DETROIT – Johnson Controls Inc. introduces its Point Trip Information System and announces new customers for recently launched interior products at the North American International Auto Show.

JCI teams up with Navigation Systems Corp. to develop Point, a system that uses global-positioning-system technology to convey basic trip and point-of-interest data.

The information is not as complete as with a full-fledged navigation system, but simplicity and affordability are the system’s selling points. It also can be installed without major modification to a vehicle’s electrical system, JCI says.

Point concentrates on directional and gas, food and lodging information, which it conveys in the headliner-mounted message center. It also gives address and cross-street location information.

The system is not yet in production, and JCI would not disclose its customers.

The supplier was eager, however, to discuss customers when it came to other new products. JCI announced the supply of a number of interior components to General Motors Corp. for the auto maker’s ’05 “crossover sport vans” (CSVs): the Buick Terraza, Saturn Relay, Chevrolet Uplander and Pontiac Montana SV6. (See related story: GM Debuts Saturn Relay, Buick Terraza Minivans)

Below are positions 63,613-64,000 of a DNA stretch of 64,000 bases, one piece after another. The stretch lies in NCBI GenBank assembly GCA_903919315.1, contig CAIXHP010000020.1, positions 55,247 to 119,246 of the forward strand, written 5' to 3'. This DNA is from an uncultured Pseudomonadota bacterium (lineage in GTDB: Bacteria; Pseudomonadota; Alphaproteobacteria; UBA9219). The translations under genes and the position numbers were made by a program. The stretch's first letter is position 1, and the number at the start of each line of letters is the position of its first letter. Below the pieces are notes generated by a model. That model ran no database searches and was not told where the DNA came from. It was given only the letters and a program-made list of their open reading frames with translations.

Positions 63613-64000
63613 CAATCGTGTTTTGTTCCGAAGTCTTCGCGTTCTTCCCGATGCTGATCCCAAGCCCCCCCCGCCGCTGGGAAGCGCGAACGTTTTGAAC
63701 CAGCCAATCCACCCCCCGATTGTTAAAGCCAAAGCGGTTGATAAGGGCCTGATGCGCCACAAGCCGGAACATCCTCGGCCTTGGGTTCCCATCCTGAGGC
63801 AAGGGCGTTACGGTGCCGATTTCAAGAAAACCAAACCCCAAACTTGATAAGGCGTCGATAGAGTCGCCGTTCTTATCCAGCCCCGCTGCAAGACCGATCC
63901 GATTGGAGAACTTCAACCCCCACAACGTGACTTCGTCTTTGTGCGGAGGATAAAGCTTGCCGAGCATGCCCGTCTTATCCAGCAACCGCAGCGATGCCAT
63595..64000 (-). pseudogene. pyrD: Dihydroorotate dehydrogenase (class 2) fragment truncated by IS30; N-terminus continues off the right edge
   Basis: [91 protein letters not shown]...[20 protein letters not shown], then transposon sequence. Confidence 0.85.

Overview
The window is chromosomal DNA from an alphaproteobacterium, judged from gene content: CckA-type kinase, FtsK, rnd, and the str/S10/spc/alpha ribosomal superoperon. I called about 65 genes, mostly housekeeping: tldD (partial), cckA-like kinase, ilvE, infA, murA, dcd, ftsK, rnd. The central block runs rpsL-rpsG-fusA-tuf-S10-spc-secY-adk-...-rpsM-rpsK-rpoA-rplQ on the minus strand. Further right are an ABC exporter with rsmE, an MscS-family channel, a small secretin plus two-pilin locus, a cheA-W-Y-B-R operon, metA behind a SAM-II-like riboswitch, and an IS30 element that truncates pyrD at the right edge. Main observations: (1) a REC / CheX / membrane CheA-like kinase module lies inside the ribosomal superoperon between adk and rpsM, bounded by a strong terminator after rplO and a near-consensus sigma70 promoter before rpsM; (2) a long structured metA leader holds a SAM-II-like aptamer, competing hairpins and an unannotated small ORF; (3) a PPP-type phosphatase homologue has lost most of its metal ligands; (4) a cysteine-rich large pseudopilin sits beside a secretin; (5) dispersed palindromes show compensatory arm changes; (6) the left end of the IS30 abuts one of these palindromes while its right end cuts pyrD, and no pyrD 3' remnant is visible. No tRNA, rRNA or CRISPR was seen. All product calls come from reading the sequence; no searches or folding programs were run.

Among these systems is JCI’s Railport Vehicle Personalization System, which until now only has appeared on the ’04 Ford F-150. Railport is a ceiling-mounted system on which features such as an LCD screen or sunglasses holder can be mounted.

GMC Canyon among first GM vehicles to use Johnson Controls' instrument-cluster program.

For the GM CSVs, the system will incorporate JCI’s AutoVision DVD Family Grade Entertainment System as a rail module.

Expect JCI to announce another Railport customer soon, the supplier says.

Seating systems, overhead systems and sun visors also are part of the contract.

The systems will be shipped just in time from JCI’s Suwanee and Norcross, GA, and Holland, MI, facilities to GM’s Doraville, GA, plant.

JCI also reports progress in its instrument-cluster program, which it began in October 2001 when it acquired Sagem SA’s automotive electronics business.

Since then, it has sold seven cluster programs for domestic auto makers in North America for future model years. The first appeared on the Chevrolet Colorado and GMC Canyon midsize pickups, introduced last fall.